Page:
“If you were to go outside and run on flat ground and start out slow and count the number of steps in a minute and then you pick up the pace and then you count the number of steps in a minute, you should notice that the number of steps doesn't change much. You’ll only take maybe a few more steps over the course of the minute; you may not take any more steps over the minute. What influences the change of speed is stride length because, without even thinking about it, when you try to run faster you apply more force to the ground. It’s Newton’s Third Law of Physics: For every action, there’s an equal and opposite reaction. So the more force you apply down and backward against the ground, the more distance you’re gonna cover. With each step you’re projected forward a farther distance.” (54:39)

Links Mentioned

Whitney’s LinkedIn – https://www.linkedin.com/in/whitney-heins-02ba3b5

The Mother Runners Club https://www.themotherrunners.com/

Jason’s LinkedIn – https://www.linkedin.com/in/drjasonkarp/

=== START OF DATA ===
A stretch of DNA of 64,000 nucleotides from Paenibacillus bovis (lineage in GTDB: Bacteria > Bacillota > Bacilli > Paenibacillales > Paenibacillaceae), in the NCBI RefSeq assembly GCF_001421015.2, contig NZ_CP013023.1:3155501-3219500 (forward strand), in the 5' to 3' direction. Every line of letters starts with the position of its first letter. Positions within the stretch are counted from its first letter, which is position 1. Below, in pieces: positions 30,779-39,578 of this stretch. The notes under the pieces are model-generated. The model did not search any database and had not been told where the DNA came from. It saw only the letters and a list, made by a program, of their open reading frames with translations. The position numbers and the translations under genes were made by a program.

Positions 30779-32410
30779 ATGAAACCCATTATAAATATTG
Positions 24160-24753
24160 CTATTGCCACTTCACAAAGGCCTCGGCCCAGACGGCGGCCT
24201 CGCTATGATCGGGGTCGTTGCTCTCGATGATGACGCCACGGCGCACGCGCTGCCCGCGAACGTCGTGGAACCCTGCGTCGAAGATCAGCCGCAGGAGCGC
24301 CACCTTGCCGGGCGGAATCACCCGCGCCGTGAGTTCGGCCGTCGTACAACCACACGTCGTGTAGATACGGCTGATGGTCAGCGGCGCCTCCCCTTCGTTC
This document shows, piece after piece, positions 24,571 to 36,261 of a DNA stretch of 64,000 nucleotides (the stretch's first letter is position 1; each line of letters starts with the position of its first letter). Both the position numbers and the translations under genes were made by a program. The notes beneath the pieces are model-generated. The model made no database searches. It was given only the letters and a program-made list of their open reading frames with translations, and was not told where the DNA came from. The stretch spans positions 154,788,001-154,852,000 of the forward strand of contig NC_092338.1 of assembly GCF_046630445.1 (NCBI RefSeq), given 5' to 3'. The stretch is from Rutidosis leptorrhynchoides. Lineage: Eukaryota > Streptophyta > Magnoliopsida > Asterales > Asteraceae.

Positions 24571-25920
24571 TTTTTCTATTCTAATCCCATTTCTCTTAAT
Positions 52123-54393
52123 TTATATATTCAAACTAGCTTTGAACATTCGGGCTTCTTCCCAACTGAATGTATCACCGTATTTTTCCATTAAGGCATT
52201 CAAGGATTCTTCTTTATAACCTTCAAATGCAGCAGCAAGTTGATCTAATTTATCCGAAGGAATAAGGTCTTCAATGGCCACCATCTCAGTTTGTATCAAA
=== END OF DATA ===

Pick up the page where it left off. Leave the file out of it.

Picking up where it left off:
Jason’s Website – https://drjasonkarp.com/

Jason’s Books: 

Running a Marathon for Dummies – https://www.amazon.com/Running-Marathon-Dummies-Jason-Karp/dp/1118343085/ref=asc_df_1118343085/?tag=hyprod-20&linkCode=df0&hvadid=344057813277&hvpos=&hvnetw=g&hvrand=2025991103813497919&hvpone=&hvptwo=&hvqmt=&hvdev=c&hvdvcmdl=&hvlocint=&hvlocphy=9004216&hvtargid=pla-491916290342&psc=1&tag=&ref=&adgrpid=69543897352&hvpone=&hvptwo=&hvadid=344057813277&hvpos=&hvnetw=g&hvrand=2025991103813497919&hvqmt=&hvdev=c&hvdvcmdl=&hvlocint=&hvlocphy=9004216&hvtargid=pla-491916290342

Running for Women – https://www.thriftbooks.com/w/running-for-women_jason-karp_carolyn-smith/8782619/item/4680634/?gclid=CjwKCAiAo4OQBhBBEiwA5KWu_9h6GOneFyYfUhEKOP0P1O-MUgpGeCYWLVsx52ODUaSmKCvq3stREhoC8GEQAvD_BwE#idiq=4680634&edition=8040719


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About the Podcast

The Passionate Runner
Running has so many benefits for the mind, body, & soul. But it can be SO hard to keep going because, let’s face it, RUNNING IS HARD!

Join lifelong runner, running coach, and mother of two, Whitney Heins, as she talks with experts in areas such as nutrition, training and physical therapy to share their insider knowledge so you can run your best & BE your best in the time that you have.

If you’re an avid runner, we’re here to help you understand the science, simplify the complicated and remove hurdles so that your next run is not only fun and fulfilling, but fuels you with passion and purpose.